Brrr….Time to Hibernate

Brrr….. it was cold this morning when I fired up the Rabbit and headed out to the house at daybreak today.  The thermometer on the vee dub’s dash read a finger numbing 24 degrees Farenheit as we chased the rising sun down the valley.  Earlier I awoke with anticipation, for I had not seen the job site in nearly a week.  I was anxious to see what if any progress we were making.  There was a chance too that we’d set the stair case’s today as well.

One man's frost bite is another man's paycheck. Man made snow being blown onto a local ski resort's slopes this morning.

Once at the house I turned off the car and stepped out on the frozen ground.  I was actually a bit relieved that the frost and cold had firmed up the earth a bit making surveying the build a fair bit easier.  All the rain of the previous weeks had turned everything into a muddy mess.  For now, at least, all was firmly held together with morning frost and ice.
Looking around I could see the last of the windows had been installed.  I still had to crimp the expansion tube and should probably pay some attention to the nailing flanges to seal them up but that could wait for another (preferably warmer) day.  I diverted my attention and joyfully gazed upon the house, focusing in on the black rectangles adorning the exterior doors.  Our door handles are installed!

Hardware. Pic of our Emtek Orion front door handle in oiled bronze finish.


Interior view of the Emtek sideplate that adorns another exterior door. The knob isn't the most ergonomic form in the world but it feels solid and suits the architecture of the house.

Beyond the door hardware, not much is happening.  Siding is going up at a pace somewhere between snail like and slow & steady, but they’re doing a quality job and caulking along the way; which means the painter won’t have to caulk.  We still are waiting on the electric meter.  Until we have that the temp furnace won’t be hooked up.  Work on the cistern has stopped as everything is now encased in ice.  The idea of installing the stairs fell by the wayside today; better to wait for a warmer day.  This week the stairs will be dropped of.  We should get the laminate for the kitchen cabinets as well. 
We were fairly successful today selecting finishes.  Christine and I went out and landed upon selections for the exterior flood lights as well as counter material for the kitchen.  Floods will be nondescript units off the shelf of Home Depot.  The counter material will be Silestone quartz; most likely in a Grey Expo color.  The Silestone was pricey but cheaper than pretty much all other quartz brands out there.  It should prove to be low maintenance and look pretty nice.  We also chose all the tile for the entire house.  The nice thing about being tired with selecting materials and making decisions is that you can cut to the chase pretty quickly and pick something.  In about a half hour we had a color combo we liked for the master bath and the tile for the boys bathroom.  If it doesn’t look good we can always rip it our later and remodel.  I doubt this will happen, we’ve been fairly lucky in the past with selecting finishes that work together.  The house will be fairly eclectic so that affords us some levity.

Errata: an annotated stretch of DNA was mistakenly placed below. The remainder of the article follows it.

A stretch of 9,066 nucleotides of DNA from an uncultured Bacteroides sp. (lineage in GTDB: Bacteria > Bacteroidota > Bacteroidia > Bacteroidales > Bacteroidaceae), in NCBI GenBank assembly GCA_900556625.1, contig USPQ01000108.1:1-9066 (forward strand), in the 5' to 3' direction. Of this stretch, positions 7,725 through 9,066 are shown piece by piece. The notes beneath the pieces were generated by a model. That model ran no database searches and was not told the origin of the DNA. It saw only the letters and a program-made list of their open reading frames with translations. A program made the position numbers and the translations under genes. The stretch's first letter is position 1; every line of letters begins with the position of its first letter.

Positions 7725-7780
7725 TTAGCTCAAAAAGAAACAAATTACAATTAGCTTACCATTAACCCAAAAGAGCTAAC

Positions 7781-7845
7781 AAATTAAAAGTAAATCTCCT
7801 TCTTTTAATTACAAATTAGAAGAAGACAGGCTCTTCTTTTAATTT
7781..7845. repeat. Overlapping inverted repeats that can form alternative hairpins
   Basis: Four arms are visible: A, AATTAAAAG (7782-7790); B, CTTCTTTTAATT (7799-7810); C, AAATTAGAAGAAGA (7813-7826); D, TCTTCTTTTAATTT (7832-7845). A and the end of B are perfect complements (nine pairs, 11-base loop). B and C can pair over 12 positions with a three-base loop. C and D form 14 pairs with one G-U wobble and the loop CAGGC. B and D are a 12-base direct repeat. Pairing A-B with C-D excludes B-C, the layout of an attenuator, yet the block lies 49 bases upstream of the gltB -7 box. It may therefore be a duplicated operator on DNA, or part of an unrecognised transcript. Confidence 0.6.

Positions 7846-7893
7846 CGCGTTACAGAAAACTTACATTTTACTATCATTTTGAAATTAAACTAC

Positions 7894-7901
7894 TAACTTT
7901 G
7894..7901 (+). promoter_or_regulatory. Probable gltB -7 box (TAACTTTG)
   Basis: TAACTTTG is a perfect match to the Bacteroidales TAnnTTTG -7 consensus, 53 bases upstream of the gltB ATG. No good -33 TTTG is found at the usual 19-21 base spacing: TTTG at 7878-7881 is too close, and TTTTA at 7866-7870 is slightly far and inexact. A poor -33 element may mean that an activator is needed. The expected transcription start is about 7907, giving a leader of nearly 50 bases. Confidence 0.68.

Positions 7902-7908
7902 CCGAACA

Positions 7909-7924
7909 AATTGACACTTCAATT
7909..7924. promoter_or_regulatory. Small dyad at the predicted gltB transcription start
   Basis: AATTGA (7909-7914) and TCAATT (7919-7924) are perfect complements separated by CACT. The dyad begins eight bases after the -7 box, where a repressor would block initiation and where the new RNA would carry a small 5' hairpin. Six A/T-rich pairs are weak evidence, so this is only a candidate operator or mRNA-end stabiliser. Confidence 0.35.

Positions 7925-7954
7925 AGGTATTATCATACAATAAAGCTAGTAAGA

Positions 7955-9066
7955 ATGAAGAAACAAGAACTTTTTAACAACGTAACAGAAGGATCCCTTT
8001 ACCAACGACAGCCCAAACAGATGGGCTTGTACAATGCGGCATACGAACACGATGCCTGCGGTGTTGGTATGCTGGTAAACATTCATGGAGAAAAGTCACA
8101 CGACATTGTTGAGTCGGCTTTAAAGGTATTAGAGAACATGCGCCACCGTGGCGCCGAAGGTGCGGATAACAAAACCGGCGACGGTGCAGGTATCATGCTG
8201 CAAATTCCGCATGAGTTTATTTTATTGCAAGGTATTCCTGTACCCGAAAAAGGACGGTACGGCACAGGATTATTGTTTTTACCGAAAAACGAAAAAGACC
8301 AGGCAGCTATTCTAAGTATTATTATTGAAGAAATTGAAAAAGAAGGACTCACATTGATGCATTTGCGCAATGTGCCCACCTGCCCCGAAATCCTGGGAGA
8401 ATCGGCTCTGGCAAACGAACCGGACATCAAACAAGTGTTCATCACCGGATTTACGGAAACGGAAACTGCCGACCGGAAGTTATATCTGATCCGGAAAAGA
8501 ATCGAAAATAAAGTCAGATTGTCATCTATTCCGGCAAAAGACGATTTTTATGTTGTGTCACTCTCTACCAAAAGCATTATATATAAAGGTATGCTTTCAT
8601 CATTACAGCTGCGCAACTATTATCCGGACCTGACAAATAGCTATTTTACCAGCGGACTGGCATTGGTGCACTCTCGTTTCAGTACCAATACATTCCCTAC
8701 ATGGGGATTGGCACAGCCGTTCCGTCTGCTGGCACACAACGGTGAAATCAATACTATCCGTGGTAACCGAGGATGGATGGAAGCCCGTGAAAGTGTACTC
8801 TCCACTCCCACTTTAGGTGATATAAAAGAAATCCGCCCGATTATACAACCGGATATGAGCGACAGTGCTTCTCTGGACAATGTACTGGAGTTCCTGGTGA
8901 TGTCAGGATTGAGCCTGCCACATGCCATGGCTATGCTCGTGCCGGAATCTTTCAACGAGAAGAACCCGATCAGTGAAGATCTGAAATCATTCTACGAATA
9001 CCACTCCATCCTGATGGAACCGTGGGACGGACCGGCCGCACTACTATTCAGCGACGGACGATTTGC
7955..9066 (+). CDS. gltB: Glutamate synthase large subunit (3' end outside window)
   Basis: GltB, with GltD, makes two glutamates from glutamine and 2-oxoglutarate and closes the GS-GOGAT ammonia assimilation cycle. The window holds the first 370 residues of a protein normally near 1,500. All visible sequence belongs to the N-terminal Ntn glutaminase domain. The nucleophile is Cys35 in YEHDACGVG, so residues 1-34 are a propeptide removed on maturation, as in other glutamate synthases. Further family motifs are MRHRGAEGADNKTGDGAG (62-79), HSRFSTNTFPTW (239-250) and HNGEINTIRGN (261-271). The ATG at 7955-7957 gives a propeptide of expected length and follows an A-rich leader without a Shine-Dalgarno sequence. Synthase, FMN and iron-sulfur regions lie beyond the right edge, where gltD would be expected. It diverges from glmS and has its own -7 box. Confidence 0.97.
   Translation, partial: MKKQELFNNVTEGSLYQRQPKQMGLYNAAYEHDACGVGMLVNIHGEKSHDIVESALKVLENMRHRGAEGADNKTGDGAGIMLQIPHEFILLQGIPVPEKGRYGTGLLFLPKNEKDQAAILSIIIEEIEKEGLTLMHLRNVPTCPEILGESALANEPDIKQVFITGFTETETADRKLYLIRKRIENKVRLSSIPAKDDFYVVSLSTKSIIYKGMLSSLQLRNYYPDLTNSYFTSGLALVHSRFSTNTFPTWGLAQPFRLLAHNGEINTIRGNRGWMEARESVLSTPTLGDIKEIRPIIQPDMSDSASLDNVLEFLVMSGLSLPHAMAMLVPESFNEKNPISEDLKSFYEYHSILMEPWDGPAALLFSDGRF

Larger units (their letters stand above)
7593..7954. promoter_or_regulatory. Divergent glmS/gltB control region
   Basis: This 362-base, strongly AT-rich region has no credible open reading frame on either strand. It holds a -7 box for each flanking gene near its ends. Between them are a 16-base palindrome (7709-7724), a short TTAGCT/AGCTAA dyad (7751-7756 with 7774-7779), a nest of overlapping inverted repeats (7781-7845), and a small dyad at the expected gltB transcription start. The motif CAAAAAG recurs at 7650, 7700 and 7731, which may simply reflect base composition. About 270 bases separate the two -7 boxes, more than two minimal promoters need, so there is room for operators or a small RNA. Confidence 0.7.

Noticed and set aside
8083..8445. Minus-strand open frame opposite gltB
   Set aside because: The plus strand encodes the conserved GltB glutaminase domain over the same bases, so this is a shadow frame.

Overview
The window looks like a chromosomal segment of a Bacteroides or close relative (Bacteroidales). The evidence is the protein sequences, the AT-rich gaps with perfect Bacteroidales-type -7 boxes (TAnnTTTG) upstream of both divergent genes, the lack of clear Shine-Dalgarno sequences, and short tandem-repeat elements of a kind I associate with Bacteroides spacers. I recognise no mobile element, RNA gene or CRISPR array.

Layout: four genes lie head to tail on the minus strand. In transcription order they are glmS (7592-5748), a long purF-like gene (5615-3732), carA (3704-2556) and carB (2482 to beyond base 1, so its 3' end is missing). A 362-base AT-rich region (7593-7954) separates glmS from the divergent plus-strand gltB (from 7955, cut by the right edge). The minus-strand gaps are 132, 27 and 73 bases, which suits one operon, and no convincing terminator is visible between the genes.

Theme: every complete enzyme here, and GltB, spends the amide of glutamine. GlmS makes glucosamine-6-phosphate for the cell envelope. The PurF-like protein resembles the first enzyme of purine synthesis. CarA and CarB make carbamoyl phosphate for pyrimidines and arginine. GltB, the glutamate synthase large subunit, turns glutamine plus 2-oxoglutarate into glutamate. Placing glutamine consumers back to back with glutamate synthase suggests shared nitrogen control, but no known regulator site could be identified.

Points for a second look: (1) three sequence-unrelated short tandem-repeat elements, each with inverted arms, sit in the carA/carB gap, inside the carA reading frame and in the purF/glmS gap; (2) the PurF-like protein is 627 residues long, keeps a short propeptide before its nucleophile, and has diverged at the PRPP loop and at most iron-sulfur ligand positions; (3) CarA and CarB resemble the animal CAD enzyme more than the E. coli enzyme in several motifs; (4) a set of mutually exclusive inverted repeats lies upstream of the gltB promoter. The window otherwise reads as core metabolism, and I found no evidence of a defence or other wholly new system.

Seems with the cold weather everyone’s hibernating at the job site but that should change, hopefully, in the coming weeks.  Meanwhile, enjoy today’s pics.

Staircase in the cabinet maker's shop. Maple open treads. The spaces are 4" to pass code (i.e. James head won't fit in there, though I assure you, he will try)


Light fixtures are trickling in. Here's one of the pendants going over the dining room table from Barn Light Electric. It's an old acetylene tank head. It's heavy. It's cooler than any light fixture I've ever seen. And I've seen a lot of cool light fixtures. Trust me.


South face of house soaking up some late Autumn morning rays.


First floor tile combo. Dark rust tile for entry, master bath, half bath and laundry room. Green glass tile for master shower.


Miratek trim and red cedar siding on back porch.


Flooring for Christine's studio and craft room. Shaw laminate.


Porch siding


On the off chance you're interested in such thing (as opposed to listening to me wax poetically about the nuances of picking out lighting) you can see here how the sofits are constructed.

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